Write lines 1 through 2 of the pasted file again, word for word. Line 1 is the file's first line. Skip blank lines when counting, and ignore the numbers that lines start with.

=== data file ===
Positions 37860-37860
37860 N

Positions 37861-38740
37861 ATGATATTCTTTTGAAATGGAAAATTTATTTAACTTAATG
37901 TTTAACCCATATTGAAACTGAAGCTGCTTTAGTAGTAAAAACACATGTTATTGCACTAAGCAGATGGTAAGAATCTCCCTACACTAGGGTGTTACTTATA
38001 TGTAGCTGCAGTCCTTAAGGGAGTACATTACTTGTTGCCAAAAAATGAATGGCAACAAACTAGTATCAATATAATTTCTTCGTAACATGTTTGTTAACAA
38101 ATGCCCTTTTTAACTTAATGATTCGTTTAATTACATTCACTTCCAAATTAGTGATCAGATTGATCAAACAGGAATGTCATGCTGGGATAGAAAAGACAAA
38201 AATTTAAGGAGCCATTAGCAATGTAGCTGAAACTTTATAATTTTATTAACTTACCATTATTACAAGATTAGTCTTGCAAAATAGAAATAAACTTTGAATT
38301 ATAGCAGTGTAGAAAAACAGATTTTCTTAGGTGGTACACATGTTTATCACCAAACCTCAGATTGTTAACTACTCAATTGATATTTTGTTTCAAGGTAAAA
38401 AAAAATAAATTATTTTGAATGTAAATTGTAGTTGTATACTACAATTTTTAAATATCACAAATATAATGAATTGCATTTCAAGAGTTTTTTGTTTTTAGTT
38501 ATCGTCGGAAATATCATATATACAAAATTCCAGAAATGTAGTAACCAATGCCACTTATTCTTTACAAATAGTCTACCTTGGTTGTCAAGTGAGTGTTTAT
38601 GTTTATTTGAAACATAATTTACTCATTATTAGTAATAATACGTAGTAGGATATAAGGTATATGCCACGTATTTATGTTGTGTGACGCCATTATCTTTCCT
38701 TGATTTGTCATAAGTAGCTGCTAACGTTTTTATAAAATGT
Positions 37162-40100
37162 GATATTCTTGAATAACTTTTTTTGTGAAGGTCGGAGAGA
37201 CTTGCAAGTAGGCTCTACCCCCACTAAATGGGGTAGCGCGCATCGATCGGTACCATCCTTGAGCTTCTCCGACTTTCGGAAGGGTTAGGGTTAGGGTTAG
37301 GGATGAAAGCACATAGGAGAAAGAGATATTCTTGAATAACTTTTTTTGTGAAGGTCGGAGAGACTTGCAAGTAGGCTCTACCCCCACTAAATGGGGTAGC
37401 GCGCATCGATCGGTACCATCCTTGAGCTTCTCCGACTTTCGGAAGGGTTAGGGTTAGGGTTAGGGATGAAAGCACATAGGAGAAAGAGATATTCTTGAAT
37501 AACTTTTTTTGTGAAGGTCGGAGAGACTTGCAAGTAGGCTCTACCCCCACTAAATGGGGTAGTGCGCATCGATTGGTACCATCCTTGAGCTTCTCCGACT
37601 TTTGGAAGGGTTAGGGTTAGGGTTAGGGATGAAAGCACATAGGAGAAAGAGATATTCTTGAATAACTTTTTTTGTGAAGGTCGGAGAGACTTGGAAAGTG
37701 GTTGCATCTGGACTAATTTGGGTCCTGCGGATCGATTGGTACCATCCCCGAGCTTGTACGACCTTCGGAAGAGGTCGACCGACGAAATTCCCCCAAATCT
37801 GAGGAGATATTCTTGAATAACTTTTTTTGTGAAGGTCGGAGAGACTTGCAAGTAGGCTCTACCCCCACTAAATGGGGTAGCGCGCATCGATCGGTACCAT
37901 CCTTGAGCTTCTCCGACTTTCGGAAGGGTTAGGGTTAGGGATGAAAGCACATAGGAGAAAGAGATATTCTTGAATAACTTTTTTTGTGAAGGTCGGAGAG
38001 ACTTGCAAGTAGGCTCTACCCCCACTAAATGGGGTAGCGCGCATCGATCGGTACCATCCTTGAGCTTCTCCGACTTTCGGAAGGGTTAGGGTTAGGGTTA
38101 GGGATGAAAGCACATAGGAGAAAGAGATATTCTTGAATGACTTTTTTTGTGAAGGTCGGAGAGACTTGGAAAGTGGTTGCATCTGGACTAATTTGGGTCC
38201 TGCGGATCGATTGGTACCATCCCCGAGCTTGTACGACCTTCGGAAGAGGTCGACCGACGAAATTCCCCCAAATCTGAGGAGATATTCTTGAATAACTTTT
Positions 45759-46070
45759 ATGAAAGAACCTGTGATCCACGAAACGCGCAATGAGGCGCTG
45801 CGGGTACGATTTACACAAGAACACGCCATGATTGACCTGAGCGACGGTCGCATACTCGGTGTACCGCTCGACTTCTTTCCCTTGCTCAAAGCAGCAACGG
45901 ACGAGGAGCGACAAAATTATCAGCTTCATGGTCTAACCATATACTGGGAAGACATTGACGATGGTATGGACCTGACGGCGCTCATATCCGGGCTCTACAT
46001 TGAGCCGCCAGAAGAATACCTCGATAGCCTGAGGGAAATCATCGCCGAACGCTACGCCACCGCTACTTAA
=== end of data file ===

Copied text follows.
Positions 37860-37860
37860 N